FBR: 2014 good for housing, not so much for economic growth
CFPB, QE3 will drive markets
The coming year will see the continued slow-but-steady recovery in housing and housing-related industries, minimal interest rate movements, less than stellar economic growth, and an improving purchase market.
That’s the prediction from the brain trust at FBR & Co. FBR is a leading investment bank that focuses its efforts across a broad array of industries including financial institutions and real estate, among a host of others.
Despite the overall tepid outlook, the FBR forecast does point to good signs for the origination market.
"Financials, particularly banks and thrifts, outperformed the broader indices in 2013, and, generally speaking, we expect in-line performance at best over the coming year as stock prices have drastically outperformed fundamentals for most spread-based lending businesses," the FBR 2014 forecast states.
In particular, the mixed overall news looks good for housing.
"We expect that those subsectors most levered to a continued recovery in housing will outperform in 2014, as housing-levered industries should have the largest opportunities for growth in the near term," the report states.
The FBR report covers a lot of ground.
FBR says that 2014 will be the year of the regulator.
"A rules change in the Senate allowing for greater control over confirming regulators and judges is likely the beginning of a more aggressive regulatory stance," FBR says. “It is clear that many in Washington want to expand mortgage credit availability, and the debate will focus on their success. The Consumer Financial Protection Bureau (CFPB) remains a significant source of focus and has recently added overdraft fees and payday loans to its 2014 regulatory agenda.”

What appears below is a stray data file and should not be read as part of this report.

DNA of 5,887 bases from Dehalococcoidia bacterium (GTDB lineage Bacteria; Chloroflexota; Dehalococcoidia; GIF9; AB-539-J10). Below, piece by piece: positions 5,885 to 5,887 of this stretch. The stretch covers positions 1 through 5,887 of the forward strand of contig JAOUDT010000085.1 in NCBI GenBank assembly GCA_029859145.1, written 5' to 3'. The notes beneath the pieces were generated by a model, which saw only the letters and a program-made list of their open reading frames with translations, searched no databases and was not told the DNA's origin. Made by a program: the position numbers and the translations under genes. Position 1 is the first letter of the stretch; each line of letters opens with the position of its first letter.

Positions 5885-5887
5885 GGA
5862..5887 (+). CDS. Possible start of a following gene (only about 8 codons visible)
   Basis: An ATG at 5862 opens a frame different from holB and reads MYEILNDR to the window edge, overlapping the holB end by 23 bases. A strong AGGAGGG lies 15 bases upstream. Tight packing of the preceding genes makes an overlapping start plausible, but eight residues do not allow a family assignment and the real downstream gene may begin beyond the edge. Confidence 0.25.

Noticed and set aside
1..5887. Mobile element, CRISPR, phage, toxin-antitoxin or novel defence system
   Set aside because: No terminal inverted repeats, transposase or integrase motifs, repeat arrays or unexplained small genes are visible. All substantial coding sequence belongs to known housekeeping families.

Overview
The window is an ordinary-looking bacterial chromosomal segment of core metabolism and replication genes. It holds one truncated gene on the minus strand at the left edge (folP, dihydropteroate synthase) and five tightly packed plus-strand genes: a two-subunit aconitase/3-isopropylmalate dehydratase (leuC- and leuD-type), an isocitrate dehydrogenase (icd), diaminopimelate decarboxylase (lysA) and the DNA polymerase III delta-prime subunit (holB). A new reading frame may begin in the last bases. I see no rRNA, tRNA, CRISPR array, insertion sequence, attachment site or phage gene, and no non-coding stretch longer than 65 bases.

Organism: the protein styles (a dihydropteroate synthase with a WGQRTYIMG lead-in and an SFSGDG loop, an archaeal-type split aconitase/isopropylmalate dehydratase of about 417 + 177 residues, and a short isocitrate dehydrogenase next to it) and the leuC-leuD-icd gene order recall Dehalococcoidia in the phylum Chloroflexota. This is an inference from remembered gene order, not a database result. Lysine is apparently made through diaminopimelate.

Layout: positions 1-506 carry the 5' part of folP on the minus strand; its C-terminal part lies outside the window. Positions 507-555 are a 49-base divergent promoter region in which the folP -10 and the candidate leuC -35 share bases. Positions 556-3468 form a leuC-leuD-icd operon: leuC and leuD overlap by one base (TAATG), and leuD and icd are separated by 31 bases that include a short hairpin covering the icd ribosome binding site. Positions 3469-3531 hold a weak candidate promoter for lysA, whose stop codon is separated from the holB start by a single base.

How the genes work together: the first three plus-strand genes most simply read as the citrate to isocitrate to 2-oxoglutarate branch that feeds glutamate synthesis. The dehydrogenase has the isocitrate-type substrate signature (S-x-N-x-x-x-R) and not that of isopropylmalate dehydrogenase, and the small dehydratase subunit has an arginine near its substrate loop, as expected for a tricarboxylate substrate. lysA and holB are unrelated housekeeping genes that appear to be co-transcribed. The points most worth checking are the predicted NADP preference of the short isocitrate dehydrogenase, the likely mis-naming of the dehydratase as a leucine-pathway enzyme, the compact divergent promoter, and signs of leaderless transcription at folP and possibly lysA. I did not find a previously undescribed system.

As for housing, there are many silver linings for homebuilders, mortgage insurers and single-family REITs.
"We believe that 2014 will be a strong year for housing-related names, as we continue along the road to a more normal market. Homebuilders should continue to benefit from increased volumes and scale, while mortgage insurers will capitalize on a growing purchase market and a need for capital within the space," FBR predicts. "Single-family REITs should continue to acquire, renovate, and lease homes this year, with the potential for consolidation happening later in the year as larger players use their cost of capital to their advantage."
Other predictions for 2014 include:
We head into the new year expecting investors to favor quality names in the bank space, as increasing rates and improving sentiment caused bank stock performance to drastically outpace improving fundamentals in 2013. As such, we believe banks that do not earn their cost of capital will lag in the near term as investors re-evaluate the sector with an eye toward profits and growth as "getting better" is likely to be less in vogue.
We expect U.S. credit card receivables to grow at a modest 3% to 4% in 2014, due to low growth in discretionary spending, elevated payment rates, and continued constrained access to credit for certain borrower segments. Discretionary spending and its drivers should be leading indicators for any potential change in growth trajectory of U.S. credit card receivables.
While the industry as a whole continues to face fundamental headwinds, including slowing consumer demand and gold price headwinds, our overarching belief is that those companies that have simple business models, above-average growth prospects, low regulatory risk, and attractive valuations will outperform. After two consecutive years of EPS growth deceleration for the group overall, 2014 should show a reversal in the trend, and we expect investors will continue to pay up for higher quality franchises.
- We are focused on owning those sectors/names that can control their own destiny (with favorable macro fundamentals), rather than living or dying based upon the “yield curve du jour.” In particular, we highlight the CRE/structured finance REITs as the line of site toward earnings/dividend growth is clearer than residential mREITs, and there is substantially less risk around QE3 taper.